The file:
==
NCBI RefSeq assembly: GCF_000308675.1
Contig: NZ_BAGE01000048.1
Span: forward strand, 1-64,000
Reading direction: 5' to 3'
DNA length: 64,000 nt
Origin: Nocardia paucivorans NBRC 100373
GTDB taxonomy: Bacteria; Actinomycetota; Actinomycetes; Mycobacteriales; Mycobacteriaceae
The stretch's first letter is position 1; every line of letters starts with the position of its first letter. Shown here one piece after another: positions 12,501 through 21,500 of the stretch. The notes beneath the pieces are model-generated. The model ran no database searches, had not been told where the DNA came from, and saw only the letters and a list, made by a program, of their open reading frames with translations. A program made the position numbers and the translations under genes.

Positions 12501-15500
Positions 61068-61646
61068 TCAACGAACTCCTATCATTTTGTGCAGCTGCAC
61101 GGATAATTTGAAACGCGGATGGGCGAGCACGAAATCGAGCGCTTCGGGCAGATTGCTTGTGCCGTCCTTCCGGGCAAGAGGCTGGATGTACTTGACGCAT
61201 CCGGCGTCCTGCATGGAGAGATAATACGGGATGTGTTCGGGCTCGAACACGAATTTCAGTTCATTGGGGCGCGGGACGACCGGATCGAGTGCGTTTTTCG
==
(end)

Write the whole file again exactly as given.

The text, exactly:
NCBI RefSeq assembly: GCF_000308675.1
Contig: NZ_BAGE01000048.1
Span: forward strand, 1-64,000
Reading direction: 5' to 3'
DNA length: 64,000 nt
Origin: Nocardia paucivorans NBRC 100373
GTDB taxonomy: Bacteria; Actinomycetota; Actinomycetes; Mycobacteriales; Mycobacteriaceae
The stretch's first letter is position 1; every line of letters starts with the position of its first letter. Shown here one piece after another: positions 12,501 through 21,500 of the stretch. The notes beneath the pieces are model-generated. The model ran no database searches, had not been told where the DNA came from, and saw only the letters and a list, made by a program, of their open reading frames with translations. A program made the position numbers and the translations under genes.

Positions 12501-15500
Positions 61068-61646
61068 TCAACGAACTCCTATCATTTTGTGCAGCTGCAC
61101 GGATAATTTGAAACGCGGATGGGCGAGCACGAAATCGAGCGCTTCGGGCAGATTGCTTGTGCCGTCCTTCCGGGCAAGAGGCTGGATGTACTTGACGCAT
61201 CCGGCGTCCTGCATGGAGAGATAATACGGGATGTGTTCGGGCTCGAACACGAATTTCAGTTCATTGGGGCGCGGGACGACCGGATCGAGTGCGTTTTTCG